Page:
It's very easy to respond to aggression with aggression... but what if we reacted differently?
Alan was out shopping one weekend and couldn’t find a car park anywhere. Since he would only be a few minutes he decided to take a risk and park across the driveway of the business next door to the shop he was visiting.
When he returned to his car, Alan found one very angry business owner, shouting and swearing at him for blocking the driveway and preventing access to his business.
At first Alan was taken aback. His usual reaction would be to fire a rebuttal straight back at the guy. That would have led to a shouting match and he would have driven off in a rage, even though it was his fault the guy was upset in the first place.
But Alan didn’t do that. Instead he remembered the key message from the first session of the TUF workshop he did the week before:
"Acknowledge the Emotion"
Instead of yelling back at the business owner, Alan acknowledged and validated the reason for his aggression. "I guess it must be pretty frustrating having people park here all the time, I'm really sorry".
Surprisingly for Alan, it worked! He was amazed how quickly the guy calmed down. "It was almost instant" Alan exclaimed during the second workshop session a couple of days later.
“I didn’t really believe it when you told us this last week but I can see that it really does work”.
"Never in the history of calming down, has anyone ever calmed down by being told to calm down"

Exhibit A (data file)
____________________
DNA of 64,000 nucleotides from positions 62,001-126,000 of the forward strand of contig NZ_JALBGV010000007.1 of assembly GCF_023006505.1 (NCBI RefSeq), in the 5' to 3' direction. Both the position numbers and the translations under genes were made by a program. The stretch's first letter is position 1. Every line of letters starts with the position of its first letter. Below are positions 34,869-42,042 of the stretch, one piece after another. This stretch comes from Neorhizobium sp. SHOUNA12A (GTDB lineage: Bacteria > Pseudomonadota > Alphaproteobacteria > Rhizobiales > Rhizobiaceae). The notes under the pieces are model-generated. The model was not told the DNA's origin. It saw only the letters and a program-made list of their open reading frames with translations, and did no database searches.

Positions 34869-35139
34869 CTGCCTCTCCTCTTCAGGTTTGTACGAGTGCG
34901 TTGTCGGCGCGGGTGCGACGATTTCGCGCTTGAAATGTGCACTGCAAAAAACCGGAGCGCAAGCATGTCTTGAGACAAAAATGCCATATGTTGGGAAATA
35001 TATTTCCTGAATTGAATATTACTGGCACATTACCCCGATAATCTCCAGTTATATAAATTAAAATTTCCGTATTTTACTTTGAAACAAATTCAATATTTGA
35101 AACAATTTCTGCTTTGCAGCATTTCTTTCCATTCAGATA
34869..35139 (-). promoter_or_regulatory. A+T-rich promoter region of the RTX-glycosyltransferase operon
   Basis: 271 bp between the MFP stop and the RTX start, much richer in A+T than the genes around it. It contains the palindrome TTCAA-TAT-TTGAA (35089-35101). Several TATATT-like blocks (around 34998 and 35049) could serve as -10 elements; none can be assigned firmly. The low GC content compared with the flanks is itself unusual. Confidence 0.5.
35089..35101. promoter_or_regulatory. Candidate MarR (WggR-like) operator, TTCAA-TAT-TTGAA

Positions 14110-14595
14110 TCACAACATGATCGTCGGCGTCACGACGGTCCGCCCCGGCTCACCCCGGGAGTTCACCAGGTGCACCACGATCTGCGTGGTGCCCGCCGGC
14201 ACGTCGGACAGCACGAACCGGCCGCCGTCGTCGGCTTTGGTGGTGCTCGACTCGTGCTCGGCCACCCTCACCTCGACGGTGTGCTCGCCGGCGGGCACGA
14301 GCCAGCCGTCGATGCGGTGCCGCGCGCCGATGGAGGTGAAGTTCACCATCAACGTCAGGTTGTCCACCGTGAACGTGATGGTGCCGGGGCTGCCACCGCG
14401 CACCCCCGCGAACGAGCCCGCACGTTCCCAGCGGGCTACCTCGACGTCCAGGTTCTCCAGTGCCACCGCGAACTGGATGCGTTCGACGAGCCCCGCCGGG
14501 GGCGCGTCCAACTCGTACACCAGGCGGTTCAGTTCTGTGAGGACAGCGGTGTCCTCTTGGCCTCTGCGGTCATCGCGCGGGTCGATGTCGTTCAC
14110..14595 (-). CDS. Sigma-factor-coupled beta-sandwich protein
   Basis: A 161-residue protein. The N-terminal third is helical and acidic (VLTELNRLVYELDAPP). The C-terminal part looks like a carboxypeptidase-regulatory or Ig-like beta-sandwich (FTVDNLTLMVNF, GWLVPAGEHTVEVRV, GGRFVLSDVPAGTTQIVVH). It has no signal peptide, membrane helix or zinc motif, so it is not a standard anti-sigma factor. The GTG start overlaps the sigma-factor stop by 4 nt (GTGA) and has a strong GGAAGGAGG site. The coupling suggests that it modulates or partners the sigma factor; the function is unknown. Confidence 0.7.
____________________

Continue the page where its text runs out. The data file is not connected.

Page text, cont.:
As with any new way of thinking, a little scepticism is normal, but the proof is in the results. The simple task of acknowledging the feelings of an aggressor, complainant or simply a difficult customer could be the difference between an escalating situation and a peaceful resolution.
Try it! and share your successes with us here at TUF.
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People buy on emotion. Relationships are based on emotion. What do you do when someone is really emotional? It might be a customer, staff member or spouse who gets upset. You want to calm them down so you can deal with the business issues at hand. Many people think that by being reasonable they can communicate best. However, the other person is not rational in this moment, they are emotional. When someone is emotional they are feeling a great deal and they are expressing this to you. They want to be acknowledged, seen, and heard in this moment of distress. If you make your first response to them an acknowledgement of their feelings you will go a long way to building a strong business relationship. This acknowledgment may be as simple as “Oh dear, I’m sorry that XYZ has happened” or “This has been a real nuisance for you, hasn’t it” or “Wow, I am sorry, I didn’t realise how much it has affected you” or even “Bugger!” (said in a caring kind of way). Don’t rush on with more words, pause to let what you have said sink in and give time for them to respond before going for the ‘fix it’ part of your response.